APPEAL from the Circuit Court of St. Clair County; the Hon.
F.P. SCHUMAN, Judge, presiding.
MR. PRESIDING JUSTICE JONES DELIVERED THE OPINION OF THE COURT:
This is an interlocutory appeal taken by defendant, Illinois Liquor Control Commission, from a denial of defendant's motion to dissolve a stay order issued by the circuit court of St. Clair County on April 25. 1975, and from a denial of defendant's motion to strike and dismiss plaintiffs' complaint for administrative review. Defendant raises two issues: (1) whether the court abused its discretion by refusing to apply the "clean hands" doctrine to dissolve the stay order and to strike the complaint, and (2) whether plaintiffs' complaint was insufficient to state a cause of action entitling plaintiffs to any injunctive relief whatsoever.
Before beginning our discussion of this case we wish to point out that in both the brief for the appellant and the brief for the appellees citations were made to abstract opinions of the courts of this State. Neither side, however, included in its brief a copy of the abstract opinions cited. We therefore remind these parties and all other parties who come before this court that Rule 8 of the Uniform Appellate Rules (Ill. Rev. Stat., ch. 110A, § 908) provides:
"The opinions of the Illinois Appellate Court which have been published in abstract form only, shall not be cited in the briefs of litigants unless the entire text of said abstract opinion is appended to the brief."
This unambiguous Rule is for the convenience of the court as well as that of the opposing party and should be complied with.
Plaintiffs, Cahokia Sportservice, Inc., Chicago Sportservice, Inc., Illinois Sportservice, Inc., and Maywood Sportservice, Inc., have each held licenses issued by the Illinois Liquor Control Commission for several years. Each of these corporations is part of a large, interrelated system of wholly owned subsidiaries or sub-subsidiaries of which Sportsystems Corporation is the parent corporation.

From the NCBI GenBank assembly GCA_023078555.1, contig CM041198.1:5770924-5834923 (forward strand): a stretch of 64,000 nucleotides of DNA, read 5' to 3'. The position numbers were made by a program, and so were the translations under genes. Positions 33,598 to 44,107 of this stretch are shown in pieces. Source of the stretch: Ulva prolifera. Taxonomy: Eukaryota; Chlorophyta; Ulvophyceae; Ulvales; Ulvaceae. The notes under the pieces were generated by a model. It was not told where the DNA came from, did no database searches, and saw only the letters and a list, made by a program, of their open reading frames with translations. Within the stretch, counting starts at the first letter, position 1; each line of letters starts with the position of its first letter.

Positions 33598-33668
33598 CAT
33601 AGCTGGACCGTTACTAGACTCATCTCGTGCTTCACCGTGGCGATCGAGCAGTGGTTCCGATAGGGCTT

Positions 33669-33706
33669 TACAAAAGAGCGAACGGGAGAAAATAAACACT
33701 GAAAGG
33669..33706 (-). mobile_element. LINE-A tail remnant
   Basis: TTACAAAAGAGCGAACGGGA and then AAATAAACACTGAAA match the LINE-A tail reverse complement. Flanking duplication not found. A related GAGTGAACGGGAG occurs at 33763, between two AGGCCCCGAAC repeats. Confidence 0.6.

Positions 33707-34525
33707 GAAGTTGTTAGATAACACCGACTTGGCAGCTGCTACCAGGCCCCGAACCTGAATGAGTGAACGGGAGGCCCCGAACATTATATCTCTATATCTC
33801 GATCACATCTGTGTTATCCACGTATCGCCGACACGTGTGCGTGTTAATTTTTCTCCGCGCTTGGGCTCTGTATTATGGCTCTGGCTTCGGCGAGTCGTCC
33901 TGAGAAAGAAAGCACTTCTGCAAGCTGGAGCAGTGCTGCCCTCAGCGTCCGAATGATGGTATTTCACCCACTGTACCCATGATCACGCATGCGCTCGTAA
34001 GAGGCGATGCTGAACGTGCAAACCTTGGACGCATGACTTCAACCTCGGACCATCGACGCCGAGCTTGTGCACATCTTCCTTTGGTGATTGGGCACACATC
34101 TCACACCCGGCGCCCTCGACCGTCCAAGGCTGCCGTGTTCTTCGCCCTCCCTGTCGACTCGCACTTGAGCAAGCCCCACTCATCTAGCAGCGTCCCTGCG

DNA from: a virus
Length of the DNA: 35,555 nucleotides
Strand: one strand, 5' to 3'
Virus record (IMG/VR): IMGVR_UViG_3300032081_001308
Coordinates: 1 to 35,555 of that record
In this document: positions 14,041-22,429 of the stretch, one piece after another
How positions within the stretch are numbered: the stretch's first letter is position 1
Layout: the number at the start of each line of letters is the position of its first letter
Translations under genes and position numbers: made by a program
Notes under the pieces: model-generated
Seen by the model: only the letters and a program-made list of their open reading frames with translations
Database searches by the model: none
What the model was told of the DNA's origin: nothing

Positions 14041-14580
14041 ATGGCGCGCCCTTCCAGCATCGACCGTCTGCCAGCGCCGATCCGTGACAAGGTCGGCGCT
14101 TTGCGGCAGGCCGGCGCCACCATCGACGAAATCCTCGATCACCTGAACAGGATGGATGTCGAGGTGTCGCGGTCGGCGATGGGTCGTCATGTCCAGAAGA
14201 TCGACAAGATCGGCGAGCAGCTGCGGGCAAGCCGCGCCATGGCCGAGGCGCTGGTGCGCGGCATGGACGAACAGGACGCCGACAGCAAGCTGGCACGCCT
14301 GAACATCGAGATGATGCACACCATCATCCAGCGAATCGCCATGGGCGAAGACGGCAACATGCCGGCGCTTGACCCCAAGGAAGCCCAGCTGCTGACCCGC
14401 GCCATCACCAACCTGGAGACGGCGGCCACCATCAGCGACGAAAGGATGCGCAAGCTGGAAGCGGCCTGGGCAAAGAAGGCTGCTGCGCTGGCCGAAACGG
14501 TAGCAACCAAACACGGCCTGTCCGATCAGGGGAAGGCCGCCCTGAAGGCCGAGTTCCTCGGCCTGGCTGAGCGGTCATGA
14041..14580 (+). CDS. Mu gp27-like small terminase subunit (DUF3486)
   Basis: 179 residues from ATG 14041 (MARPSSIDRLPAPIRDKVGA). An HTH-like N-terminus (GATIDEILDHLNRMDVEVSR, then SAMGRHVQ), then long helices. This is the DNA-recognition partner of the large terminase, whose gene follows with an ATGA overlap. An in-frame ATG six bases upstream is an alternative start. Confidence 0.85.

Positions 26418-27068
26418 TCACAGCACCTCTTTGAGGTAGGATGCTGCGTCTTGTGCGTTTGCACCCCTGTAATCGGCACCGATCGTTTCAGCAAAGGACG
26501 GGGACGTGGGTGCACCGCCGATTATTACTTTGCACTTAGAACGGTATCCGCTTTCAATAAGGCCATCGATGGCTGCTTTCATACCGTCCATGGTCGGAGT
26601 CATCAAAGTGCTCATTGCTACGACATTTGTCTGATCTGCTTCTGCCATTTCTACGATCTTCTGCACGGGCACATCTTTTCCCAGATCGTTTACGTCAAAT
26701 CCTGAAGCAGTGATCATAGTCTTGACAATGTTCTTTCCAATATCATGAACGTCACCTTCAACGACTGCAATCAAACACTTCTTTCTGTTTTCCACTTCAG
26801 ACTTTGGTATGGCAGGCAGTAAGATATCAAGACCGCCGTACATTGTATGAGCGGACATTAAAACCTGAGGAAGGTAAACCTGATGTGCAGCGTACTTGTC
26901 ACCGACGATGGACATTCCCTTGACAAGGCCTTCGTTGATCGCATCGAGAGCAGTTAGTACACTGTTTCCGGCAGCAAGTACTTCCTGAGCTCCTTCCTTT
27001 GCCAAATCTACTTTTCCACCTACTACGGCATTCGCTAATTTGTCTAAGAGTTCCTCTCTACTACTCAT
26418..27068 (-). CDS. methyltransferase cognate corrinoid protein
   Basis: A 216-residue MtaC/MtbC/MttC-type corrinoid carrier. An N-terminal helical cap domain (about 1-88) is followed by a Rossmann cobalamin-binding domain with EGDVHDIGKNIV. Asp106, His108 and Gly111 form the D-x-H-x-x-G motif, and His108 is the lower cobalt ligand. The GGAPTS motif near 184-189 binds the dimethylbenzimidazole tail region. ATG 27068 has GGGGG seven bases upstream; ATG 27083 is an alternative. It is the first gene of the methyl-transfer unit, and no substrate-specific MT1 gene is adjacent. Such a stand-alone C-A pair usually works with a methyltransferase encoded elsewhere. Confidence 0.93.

Prior to the organization of Sportsystems in 1970 or 1971 this system of corporations was organized under the parent Emprise Corporation. On July 10, 1972 Emprise was convicted in the United States District Court for the Central District of California for its 1966 violations of 18 U.S.C. §§ 371 and 1952. The conviction was affirmed by the Ninth Circuit Court of Appeals (500 F.2d 856) and certiorari was subsequently denied by the United States Supreme Court (419 U.S. 1120).
Because of the conviction of Emprise in the Federal district court, and a few other matters we need not concern ourselves with here, the Illinois Liquor Control Commission on July 18, 1973, sent Cahokia Sportservice a citation and notice of hearing to show cause why its Illinois license (which was not to expire until April 30, 1974) should not be revoked. The hearing was scheduled to be held on August 28, 1973.
The primary reason for the citation and notice of hearing sent to Cahokia Sportservice are the provisions of the Illinois Liquor Control Act found in Ill. Rev. Stat., ch. 43, § 120(2), (4), (8), and (10), which state:
"No license of any kind issued by the State Commission or any local commission shall be issued to:
(2) A person who is not of good character and reputation in the community in which he resides;
(4) A person who has been convicted of a felony under any Federal or State law, if the Commission determines, after investigation, that such person has not been sufficiently rehabilitated to warrant the public trust;
(8) A person who at the time of application for renewal of any license issued hereunder would not be eligible for such license upon a first application;
(10) A corporation, if any officer, manager or director thereof, or any stockholder or stockholders owning in the aggregate more than 5% of the stock of such corporation, would not be eligible to receive a license hereunder for any reason other ...